Ignite Your Imagination TVC

Here’s a bit of TV Commercial animation I did for the launch of the University of Tasmania’s science events and info website: Ignite Your Imagination

Andrew from Atomic Blender supplied the storyboards, direction and 2D assets which I then modified and animated. Additional assets were built and animated in 3D. One of the nicest things was that I used multiple kinds of animation, and a whole bunch of software.

The sound effects were created by Nick Storr at Firefly Media.

The animation was then used again on the website via the talents of Matt Daniels who transformed it into a navigation element.

This project was the best kind, lots of fun and people paid me at the end!
Software used: Photoshop, Flash, After Effects, Lightwave 3D.

Science at Home: Multicoloured Flowers, ‘What crap will lizards eat?’ and the birth of Mothra!

I grew up on a diet of Attenborough documentaries(where I learned BBC does documentaries like no other), ‘In the Wild with Harry Butler’(where I learned to always put the rock back and drunk pygmy possums are easier to get along with) and some wildlife show that had Lorne Greene narrating and ‘Jesu, Joy Of Man’s Desiring as it’s theme music but I can’t find reference to it anywhere (which taught me slow motion wildlife, Lorne Greene and classical music are pretty epic together). By the way, if anyone can remember what this show was called let me know!

My kids on the other hand are getting large doses of ‘Deadly 60’, ‘Barney’s Barrier Reef’ and a rather cool show called ‘Backyard Science’. The really great thing about ‘Backyard Science’ is that it shows kids doing experiments themselves and discovering how stuff works. It wasn’t long before Gabby was pestering me to try out an experiment I hadn’t seen. It involved taking a white flower with plenty of stem, splitting the stem in two and putting each side of the split into a separate cup. You then put water and different food colouring in each cup and wait overnight. This was our result:

Awesome! Of course the great thing about this is then Gabby asked why it happens. Then we had to find out!(it was almost like I was some kind of responsible parent or something)

Around the same time Isaac and I were encountering skinks in the backyard and he decided that we should feed them as the pesticide barrier or ‘Death Zone’ around our house meant they had fewer insects to eat. So in the spirit of scientific experimentation and being too lazy to chase moths around the back yard I checked what was in the fridge.

Left over Lasagne.

I can’t begin to describe the sacrifice we were making for science, just as words cannot do justice to the lasagne made in our household. Thankfully we didn’t need much as skinks are very small.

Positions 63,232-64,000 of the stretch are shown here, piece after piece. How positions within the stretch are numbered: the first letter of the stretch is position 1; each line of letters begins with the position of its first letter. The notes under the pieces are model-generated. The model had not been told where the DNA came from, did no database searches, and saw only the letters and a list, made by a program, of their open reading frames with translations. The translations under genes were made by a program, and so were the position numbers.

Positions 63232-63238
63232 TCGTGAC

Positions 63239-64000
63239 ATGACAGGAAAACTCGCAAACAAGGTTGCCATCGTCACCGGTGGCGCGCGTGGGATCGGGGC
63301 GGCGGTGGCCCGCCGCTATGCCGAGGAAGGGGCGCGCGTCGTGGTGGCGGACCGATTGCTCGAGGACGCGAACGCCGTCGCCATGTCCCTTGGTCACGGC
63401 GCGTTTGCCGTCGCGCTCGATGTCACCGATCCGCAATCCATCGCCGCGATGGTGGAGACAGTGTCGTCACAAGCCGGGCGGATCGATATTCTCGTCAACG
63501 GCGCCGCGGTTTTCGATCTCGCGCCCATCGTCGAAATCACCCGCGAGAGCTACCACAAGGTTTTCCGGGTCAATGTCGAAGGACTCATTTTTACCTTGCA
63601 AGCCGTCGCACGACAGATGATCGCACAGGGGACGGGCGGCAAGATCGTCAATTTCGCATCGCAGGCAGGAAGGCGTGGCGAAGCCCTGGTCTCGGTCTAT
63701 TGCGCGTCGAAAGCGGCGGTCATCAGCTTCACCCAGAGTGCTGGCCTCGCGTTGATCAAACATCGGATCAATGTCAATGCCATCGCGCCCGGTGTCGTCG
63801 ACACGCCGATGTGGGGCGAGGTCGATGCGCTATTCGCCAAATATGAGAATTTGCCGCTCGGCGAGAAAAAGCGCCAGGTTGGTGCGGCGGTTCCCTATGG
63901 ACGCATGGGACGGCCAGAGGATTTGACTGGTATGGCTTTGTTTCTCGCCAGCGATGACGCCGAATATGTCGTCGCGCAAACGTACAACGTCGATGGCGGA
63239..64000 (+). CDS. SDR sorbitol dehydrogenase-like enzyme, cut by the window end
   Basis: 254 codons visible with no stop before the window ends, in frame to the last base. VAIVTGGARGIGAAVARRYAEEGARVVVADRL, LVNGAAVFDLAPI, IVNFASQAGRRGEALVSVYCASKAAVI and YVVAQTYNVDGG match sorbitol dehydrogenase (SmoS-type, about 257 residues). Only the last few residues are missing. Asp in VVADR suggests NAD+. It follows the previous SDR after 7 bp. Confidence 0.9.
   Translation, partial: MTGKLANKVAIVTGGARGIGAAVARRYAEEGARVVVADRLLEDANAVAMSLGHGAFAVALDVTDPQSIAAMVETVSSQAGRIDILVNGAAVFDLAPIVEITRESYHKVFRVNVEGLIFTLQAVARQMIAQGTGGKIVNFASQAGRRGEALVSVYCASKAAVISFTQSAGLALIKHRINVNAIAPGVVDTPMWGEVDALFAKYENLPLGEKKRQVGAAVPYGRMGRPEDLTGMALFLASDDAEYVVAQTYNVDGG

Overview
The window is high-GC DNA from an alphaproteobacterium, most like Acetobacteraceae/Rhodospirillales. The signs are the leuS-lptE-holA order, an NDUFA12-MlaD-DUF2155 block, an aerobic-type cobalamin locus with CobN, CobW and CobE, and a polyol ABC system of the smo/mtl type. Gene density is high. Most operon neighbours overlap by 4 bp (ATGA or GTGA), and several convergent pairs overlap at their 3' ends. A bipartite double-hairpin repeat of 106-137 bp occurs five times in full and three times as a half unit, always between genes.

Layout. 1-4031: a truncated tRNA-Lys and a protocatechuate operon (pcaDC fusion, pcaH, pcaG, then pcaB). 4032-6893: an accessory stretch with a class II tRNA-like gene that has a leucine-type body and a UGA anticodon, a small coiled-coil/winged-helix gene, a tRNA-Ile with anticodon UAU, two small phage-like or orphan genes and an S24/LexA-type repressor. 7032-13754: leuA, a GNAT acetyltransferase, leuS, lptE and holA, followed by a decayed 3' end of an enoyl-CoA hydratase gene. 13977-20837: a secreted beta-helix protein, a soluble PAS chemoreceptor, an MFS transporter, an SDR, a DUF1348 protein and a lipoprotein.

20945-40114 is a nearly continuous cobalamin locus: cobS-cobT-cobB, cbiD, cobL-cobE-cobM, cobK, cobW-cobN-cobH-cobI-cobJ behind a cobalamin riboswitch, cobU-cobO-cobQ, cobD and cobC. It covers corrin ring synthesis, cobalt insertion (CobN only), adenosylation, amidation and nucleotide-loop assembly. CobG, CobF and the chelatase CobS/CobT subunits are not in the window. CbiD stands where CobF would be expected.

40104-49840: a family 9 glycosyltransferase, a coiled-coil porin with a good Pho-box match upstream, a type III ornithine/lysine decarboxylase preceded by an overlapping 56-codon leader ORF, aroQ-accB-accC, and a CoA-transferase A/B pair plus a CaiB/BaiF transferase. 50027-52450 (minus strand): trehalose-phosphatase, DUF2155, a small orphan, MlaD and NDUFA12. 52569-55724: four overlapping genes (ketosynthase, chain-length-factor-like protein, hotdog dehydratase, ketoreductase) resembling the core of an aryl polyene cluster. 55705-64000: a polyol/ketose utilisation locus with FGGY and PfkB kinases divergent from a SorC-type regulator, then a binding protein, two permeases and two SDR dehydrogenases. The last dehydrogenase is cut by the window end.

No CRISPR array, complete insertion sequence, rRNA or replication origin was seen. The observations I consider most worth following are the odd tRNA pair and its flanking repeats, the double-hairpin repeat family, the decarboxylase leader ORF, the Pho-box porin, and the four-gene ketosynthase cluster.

We placed the lasagne in places we’d seen the lizards basking and waited. It didn’t take long for the lizards to start chowing down! We were hooked!

The following weeks we tried sausage(eaten), cheese(eaten) and watermelon, filmed with inappropriate music below…

Yuh I know, it’s *just* like ‘Jurassic Park’! (this skink is smarter than T-Rex though, I’m pretty sure it can find something to eat even if the the prey stays still)

The kids are also curious about bugs we find, we’d look up different things uncovered from under rocks or beaten senseless against an outside light .

We’d seen some really big cocoons(10cm long) poking out of holes in trees lately and the kids and I were wondering what emerges from them. During a recent party at a friend’s place we stumbled across another cocoon which was full of what is scientifically known as (orange)goo. The occupant was sitting right next to it… MOTHRA!

To demonstrate how impressed Mothra was at being disturbed while it recovered from getting out of the cocoon it deployed a large tube from its underside and squirted the same goo a quite impressive 50cm or so. The kids didn’t love that part much.

Gabby really wanted to know what it was that had sprayed her with goo, turns out it was a Wood Moth.

I guess the point of all this is that kids really do value knowledge in a way I think many adults forget to do. It’s easy to get caught up in the day to day routines of work and ‘civilisation’ and forget that there’s a whole lot of stuff going on around us that is worth knowing even just for the sense of wonder, if not the reward of understanding how the pieces of the puzzle of life go together.

What I did on my Summer Vacation #2: Swimming with the Tuna

Every couple of years we travel the 2000km to Port Lincoln in South Australia to visit with family. Port Lincoln is a big fishing town, with the last 2 decades spent ‘farming’ tuna as a value adding venture in response to lower catch quotas.

In the last few years some local tourist operators saw the tuna farming set up, with its captive fauna, as a more accessible form of this. Fun fact: Live shots for ‘Jaws’ were filmed off Pt. Lincoln.

This year we were determined to be tourists in the place we grew up, and since my daughter Gabby and I are such animal nuts we hopped on a boat and went out to a tuna enclosure to get in the water!

The set up was pretty impressive, with the main enclosure containing (delicious looking) tuna surrounding a smaller enclosure swirling with smaller (yummy) species. There were also underwater viewing areas and touch pools containing a variety of kid friendly (and tasty looking) creatures like prawns.

So we suited up…

Gabby is smaller than the fish we were about to swim with, which would make me a less tempting target if things went all 'horror movie' on us!

What you see from above...

.. the mayhem when you get in!

Once you’re in it becomes abundantly clear just how well adapted these animals are to their environment. As we clumsily flopped about the tuna moved their 60kg bulk between us effortlessly. I was surprised by a couple of things, the mobility of the eyes was much greater than I would have thought. The tuna wouldn’t allow you to touch them, if you reached a hand out even toward their tail they would slip out of the way, they could clearly see what I was up to even when I thought I was well out of line of sight.(one of the guides had been a ‘tuna cowboy’ and caught them by hand, you’d have to be bloody quick)

The other amazing bit of anatomy was the way all of the fins, including the yellow ‘spikes’ along the dorsal and ventral posterior body, all had slots to fold into. The Tuna could become bullets at will! Here are two pictures which hopefully show it in action…